Facebook To Expand Avatar Options

From dating features to an ad-free, subscription-based version of its flagship service, the news  and rumors born from Facebook’s F8 conference last week are still being digested.

But because breakneck innovation has long been central to Facebook’s success, this week is bringing a fresh batch of product reports. Among them, the tech titan is looking to significantly expand its avatar offerings.

While light on specifics, a Facebook spokesman tells Social Media Insider: “We’re looking into more ways to help people express themselves on Facebook.”

First noticed by Jane Manchun Wong, the attentive developer joked: “Totally not Snapchat’s Bitmoji.” That’s because the test images look a lot like Snap’s avatars.

Snap, of course, dove into the avatar game in 2016, when it plunked down a reported $100 million for Bitmoji maker Bitstrips. Since then, Snap has encouraged users to link up their Bitmoji accounts -- which allows their emoji avatars to appear on Snapchat -- and invested heavily in the feature.

The efforts appear to have borne fruit.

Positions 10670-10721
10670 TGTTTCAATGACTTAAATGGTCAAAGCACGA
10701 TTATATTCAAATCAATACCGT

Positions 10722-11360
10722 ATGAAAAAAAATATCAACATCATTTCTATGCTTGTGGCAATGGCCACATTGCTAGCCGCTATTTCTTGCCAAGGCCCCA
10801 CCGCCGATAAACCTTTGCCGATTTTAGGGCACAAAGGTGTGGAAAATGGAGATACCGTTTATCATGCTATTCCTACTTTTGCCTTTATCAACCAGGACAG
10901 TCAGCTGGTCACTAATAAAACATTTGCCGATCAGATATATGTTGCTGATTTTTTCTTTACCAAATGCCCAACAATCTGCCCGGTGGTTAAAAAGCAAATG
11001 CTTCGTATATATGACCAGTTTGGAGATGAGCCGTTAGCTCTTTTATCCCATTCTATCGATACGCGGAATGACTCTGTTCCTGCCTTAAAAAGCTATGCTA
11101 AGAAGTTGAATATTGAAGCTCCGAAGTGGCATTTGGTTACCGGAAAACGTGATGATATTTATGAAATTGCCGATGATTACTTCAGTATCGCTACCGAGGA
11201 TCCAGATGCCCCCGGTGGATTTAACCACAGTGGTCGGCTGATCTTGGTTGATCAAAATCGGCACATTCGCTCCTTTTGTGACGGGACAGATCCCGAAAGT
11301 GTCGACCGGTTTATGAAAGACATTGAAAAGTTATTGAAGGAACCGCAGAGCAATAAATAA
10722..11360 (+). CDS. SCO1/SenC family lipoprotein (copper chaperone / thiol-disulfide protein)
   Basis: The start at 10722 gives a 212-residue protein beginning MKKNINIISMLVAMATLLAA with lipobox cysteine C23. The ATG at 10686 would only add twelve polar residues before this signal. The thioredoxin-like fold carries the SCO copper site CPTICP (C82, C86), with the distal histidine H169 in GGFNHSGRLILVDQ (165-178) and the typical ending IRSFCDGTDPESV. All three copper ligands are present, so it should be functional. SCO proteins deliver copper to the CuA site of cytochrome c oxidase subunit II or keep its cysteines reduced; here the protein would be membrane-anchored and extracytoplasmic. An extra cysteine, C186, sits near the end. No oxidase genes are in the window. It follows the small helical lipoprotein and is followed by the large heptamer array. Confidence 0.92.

Among unique visitors over 18, Bitmoji’s popularity skyrocketed by 5,210% from early 2015 through the end of 2016, according to comScore’s calculations. 

Analysts now see avatars as native to today’s social and messaging experience.

“Bitmoji seems to have come out of a natural progression in messaging,” Adam Lella, senior analyst at comScore, told me last year. “As messaging behavior became more popular over the years, people started increasingly using emojis to communicate in a fast, fun and expressive way.” 

Not news to Facebook, avatar experiments have been ongoing at the company. Last year, for example, Facebook launched Sp aces -- a virtual chat room, complete customizable environments, various multimedia offerings, and, yes, avatars.

Yet, these latest tests could have far-reaching implications for Facebook and its more than 2 billion users around the world. Unlike dating features and Facebook “subscriptions,” avatars should fit nicely into Facebook’s core offers.  

They could also add elements of fun and creativity, which the platform has been sorely lacking.

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